I have a 1998 Ford Explorer XLT 4WD with the 4.0 OHV "Cologne" engine with 249,955 miles. The engine seems to run fine and there is no visible smoke in the exhaust.

But, the #4 plug gets fouled every six months or so.

  1. Will a hotter plug help?
  2. Is the engine worn out?
  3. Is it the rings or head that's bad?
  • Do you have (or can you get) a side by side comparison of the "bad" plug and a "good" plug? Reading what exactly you mean by toast would be a great first step in telling you what's going on. I'd be looking for a detailed pic of the electrode end of things. Remember, too, there's a reason they call these vehicles "Exploder" ... just saying. Aug 29, 2016 at 14:30
  • A spark plug costs, what, 4 bucks? I wish every vehicle I owned would go to 250k and have this problem. You could do a compression test. That could help determine if the rings are shot and seeping oil into the cylinder. Then the other thing would be an injector that somehow runs rich (leaking? who knows). The latter would make the vehicle run poorly, though.
    – justinm410
    Aug 29, 2016 at 16:04
  • 1
    Bad oil control rings will not show up on a compression test.
    – Moab
    Aug 29, 2016 at 21:31
  • @Paulster2 My assumption is that plug fouling is caused by oil consumption and the excessive oil consumption was either the rings or the head. Rings would mean major engine work. The head may not be so bad to replace. Can you determine the cause by looking at a fouled plug? Aug 30, 2016 at 15:07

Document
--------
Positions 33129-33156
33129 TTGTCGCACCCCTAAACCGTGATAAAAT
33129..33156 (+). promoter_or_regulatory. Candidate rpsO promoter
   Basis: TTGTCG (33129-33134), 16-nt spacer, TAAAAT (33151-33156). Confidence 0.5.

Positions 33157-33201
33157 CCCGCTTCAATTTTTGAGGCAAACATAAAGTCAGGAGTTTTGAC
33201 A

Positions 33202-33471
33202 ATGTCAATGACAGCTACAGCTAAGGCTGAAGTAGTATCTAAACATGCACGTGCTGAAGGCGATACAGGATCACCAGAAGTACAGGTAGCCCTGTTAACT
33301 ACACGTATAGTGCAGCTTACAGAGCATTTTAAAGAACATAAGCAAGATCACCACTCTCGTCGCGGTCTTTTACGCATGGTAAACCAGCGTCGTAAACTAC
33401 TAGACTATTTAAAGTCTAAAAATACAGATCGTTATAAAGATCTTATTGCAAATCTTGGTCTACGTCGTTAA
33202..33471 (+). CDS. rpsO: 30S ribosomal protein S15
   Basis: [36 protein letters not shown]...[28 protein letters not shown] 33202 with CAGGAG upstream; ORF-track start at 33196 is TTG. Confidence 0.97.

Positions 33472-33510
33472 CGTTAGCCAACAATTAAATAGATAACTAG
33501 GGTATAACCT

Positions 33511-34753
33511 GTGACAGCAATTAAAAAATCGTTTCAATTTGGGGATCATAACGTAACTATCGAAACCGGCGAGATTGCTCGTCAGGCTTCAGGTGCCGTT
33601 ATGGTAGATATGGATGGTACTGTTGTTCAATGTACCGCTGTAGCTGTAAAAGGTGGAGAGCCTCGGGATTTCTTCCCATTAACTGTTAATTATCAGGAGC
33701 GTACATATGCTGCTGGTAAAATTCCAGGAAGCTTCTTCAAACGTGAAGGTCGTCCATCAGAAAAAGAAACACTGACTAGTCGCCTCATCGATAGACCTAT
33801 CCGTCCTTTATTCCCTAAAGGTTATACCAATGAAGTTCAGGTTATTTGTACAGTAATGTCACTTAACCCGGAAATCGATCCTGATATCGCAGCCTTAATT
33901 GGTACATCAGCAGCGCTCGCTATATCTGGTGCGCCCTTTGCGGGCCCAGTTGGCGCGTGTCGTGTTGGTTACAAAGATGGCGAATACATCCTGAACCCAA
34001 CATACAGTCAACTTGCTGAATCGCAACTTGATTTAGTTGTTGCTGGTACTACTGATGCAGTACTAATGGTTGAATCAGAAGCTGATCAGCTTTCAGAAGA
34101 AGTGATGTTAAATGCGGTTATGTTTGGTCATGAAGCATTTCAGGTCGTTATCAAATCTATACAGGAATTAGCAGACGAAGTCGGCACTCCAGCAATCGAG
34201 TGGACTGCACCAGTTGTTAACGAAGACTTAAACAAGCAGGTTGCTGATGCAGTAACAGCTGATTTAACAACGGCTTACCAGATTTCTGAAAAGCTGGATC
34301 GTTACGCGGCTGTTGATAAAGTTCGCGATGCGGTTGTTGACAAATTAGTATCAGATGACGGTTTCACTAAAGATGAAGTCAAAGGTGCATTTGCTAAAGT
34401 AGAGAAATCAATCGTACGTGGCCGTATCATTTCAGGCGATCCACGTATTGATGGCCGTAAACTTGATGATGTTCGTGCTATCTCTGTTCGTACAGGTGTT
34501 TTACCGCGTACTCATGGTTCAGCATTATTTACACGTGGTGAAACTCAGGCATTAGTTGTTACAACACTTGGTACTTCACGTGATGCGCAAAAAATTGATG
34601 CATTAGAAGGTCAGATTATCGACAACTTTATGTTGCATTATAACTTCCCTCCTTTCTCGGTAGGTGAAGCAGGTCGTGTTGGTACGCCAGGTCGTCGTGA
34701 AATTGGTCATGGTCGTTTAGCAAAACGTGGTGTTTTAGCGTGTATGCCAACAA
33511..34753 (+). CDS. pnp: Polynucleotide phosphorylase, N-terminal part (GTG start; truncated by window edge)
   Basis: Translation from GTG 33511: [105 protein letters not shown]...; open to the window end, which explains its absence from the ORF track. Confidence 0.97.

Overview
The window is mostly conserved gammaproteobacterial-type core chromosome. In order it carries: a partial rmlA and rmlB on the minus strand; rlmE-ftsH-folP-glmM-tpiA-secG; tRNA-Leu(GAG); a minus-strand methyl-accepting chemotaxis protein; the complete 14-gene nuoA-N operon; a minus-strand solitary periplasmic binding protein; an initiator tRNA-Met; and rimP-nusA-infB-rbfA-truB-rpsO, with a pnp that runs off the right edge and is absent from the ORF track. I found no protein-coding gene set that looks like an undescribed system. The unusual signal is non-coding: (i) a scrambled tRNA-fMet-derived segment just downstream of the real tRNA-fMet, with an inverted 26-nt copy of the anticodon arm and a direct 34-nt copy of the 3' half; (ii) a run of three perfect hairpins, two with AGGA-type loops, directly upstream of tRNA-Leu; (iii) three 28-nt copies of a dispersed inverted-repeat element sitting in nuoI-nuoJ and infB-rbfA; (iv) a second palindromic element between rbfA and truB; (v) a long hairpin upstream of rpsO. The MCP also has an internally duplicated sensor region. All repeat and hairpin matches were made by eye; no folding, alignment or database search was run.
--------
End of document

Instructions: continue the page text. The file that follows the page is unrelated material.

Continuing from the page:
• @justinm410 AFAIK the 4.0 OHV engine is actually really reliable. It's the bastardized 4.0 SOHC motor that caused so much trouble (and contributed to the "Exploder" term). Aug 30, 2016 at 15:09

1 Answer 1


Pull the plug out of that cylinder and inspect it.

If you don't know what to look for, go to any local parts store and find a Haynes repair manual. Look in the back for an in-color page with pictures of bad-burning sparkplugs. That should help you determine what's fouling that plug.

Most likely the rings in that particular cylinder have worn down quicker than the rest. This could be due to many reasons. Something as simple as a few grains of sand could've gotten in there and worn down the walls or rings. They don't have to be worn a lot, just enough to allow oil to blow by which will slowly foul that sparkplug.

It wouldn't hurt to try a spark plug spacer/adaptor. You screw the plug into the spacer/adaptor and then screw the adapter into the engine where the plug goes. It backs the plug up a little ways from its usual seating so whatever chemical keeps fouling it can't get to it as easily.

  • 1
    Another common source of plug fouling is oil leaking past the valve seals, which can be much cheaper to replace than the piston rings. You can do it with the head on the engine, although you'll need a spring compressor and an air compressor adapter that can thread into your spark plug holes.
    – TMN
    Aug 31, 2016 at 16:10
  • @TMN second that.
    – George
    Jan 25, 2019 at 2:19
  • You could also put an adapter on your spark plug so it doesn't sit as far down in the engine.
    – TRIGGA
    Oct 26, 2019 at 20:35

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